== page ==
Other symptoms reported by those with both MVP and MVPS/D include chest pain fatigue, dyspnea, exercise intolerance, headaches, sleep disorders, anxiety and panic attacks, irritable bowl symnptoms, and vascular symptoms such as flushing and cold extremities.
Most athletes who have either MVP or MVPS/D can safely participate in all activities. Those who show no evidence of mitral thickening or redundancy are at lowest risk for any complications.The 26th Bethesda Conference addressed the topic of exercise for athletes who have either MVPS or mitral regurgitation. The recommendations:
Athlets with MVP (having structurally abnormal valve manifested by by leaflet thickening and longation) and without any of the following creiteria can engage in all competitive sports:
History of syncope documented to be arrhythmogenic in origin
Repetitive form of sustained and nonsustained supraventricular arrhythmias, particularly if exaggerated by exercise
Moderate-to-marked mitral regurgitation
Prior embolic event
Athletes with MVP and one or more of the aforementioned criteria can participate in only low intensity competitive sports. For athletes who suffer from moderate-to-severe mitral regurgitation every effort should be made to reduce factors that increase regurgitation. In addition to reducing weight and controling blood pressure static exercise such as weihgt lifting should be avoided because it can result in dramatic increases in blood pressure, thereby worsening mitral regurgitation. It is important to remember that MVP rarely results in serious complications.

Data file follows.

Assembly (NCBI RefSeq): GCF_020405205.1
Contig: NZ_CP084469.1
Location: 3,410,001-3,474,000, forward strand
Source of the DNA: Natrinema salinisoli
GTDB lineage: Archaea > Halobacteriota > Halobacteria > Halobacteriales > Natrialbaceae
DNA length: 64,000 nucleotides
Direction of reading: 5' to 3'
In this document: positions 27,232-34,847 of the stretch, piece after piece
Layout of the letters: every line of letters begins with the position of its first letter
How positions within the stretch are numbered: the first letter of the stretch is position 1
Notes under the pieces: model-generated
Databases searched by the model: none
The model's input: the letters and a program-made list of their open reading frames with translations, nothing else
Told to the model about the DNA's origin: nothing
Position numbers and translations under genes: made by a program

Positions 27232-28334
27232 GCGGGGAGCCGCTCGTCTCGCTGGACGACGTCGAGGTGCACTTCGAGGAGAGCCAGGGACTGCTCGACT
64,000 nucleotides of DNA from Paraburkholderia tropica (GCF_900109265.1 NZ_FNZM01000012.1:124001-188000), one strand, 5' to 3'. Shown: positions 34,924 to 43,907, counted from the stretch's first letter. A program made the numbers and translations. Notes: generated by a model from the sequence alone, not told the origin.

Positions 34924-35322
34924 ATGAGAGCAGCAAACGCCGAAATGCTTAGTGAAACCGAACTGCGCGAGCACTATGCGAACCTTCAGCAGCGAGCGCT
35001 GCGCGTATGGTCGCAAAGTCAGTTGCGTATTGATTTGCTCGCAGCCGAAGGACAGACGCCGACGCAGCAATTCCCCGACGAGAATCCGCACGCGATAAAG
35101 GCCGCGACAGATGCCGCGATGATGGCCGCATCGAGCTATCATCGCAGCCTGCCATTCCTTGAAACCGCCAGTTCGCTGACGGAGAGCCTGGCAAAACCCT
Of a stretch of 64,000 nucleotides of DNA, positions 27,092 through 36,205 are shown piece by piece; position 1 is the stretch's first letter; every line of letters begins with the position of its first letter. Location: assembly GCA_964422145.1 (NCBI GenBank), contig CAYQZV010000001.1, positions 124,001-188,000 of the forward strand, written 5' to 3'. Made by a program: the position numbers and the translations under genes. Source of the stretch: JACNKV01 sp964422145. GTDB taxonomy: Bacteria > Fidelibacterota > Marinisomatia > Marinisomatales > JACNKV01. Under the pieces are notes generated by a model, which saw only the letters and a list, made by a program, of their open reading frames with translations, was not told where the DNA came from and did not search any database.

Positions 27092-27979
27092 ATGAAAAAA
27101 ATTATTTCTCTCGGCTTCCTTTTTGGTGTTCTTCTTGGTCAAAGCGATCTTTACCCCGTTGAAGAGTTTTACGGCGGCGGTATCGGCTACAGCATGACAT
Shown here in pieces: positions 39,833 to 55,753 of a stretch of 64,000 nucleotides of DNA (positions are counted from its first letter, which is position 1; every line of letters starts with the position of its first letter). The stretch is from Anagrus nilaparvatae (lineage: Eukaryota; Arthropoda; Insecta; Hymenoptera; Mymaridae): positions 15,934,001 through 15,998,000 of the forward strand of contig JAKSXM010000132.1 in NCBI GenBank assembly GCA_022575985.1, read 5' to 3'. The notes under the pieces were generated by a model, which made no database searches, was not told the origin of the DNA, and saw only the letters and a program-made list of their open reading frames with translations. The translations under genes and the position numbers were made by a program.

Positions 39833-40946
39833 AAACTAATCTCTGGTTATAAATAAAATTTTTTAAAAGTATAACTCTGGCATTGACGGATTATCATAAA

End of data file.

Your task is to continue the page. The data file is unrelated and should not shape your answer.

Nonetheless, people who have MVP must be identified and their risk level accessed for optimal managment of symptoms and risk. Pursuing the appropriate workup and proceeding with targeted therapy will allow patients to lead safe, healthy active lives.
Most of you have had an echocardiogram, which can help classify patients as having low, mild, moderate, or high risk of complications. Doppler echocardiogram is useful in evaluating the size and intensity of the mitral regurgitant flow or jet.
Other tests to consider in the patient with mvp include electrocardiography to screen for conduction disturbance, 24-Holter monitoring to evaluate those with palpitations, graded exrecise stress testing to monitor exercise tolerance, and stress echocardiography. The stress echo may prove helpful in determining if there is exercise induced regurgitation.
We want to repeat this again:
Most patients who have MVP or MVPS/D will have a benign form with no significant complications. If your physician has told you that you can participate in competitive sports or just your own exercise program, and he/she has taken the proper tests to ensure your safety GO FOR IT!! You can be in the best physical shape you have ever been in, and your heart and MVPS/D symptoms will improve greatly.
Exercise and Leaking Valves
"An echocadiogram showed a small leak in my mitral valve. About a year later in a follow-up echocariogram, some leakage in my tricuspid valve was also found. The valves are not causing me any problems, but I wonder if it's okay for me to exercise and lift light weights?"
This is a familiar question to doctors treating patients with MVPS/D.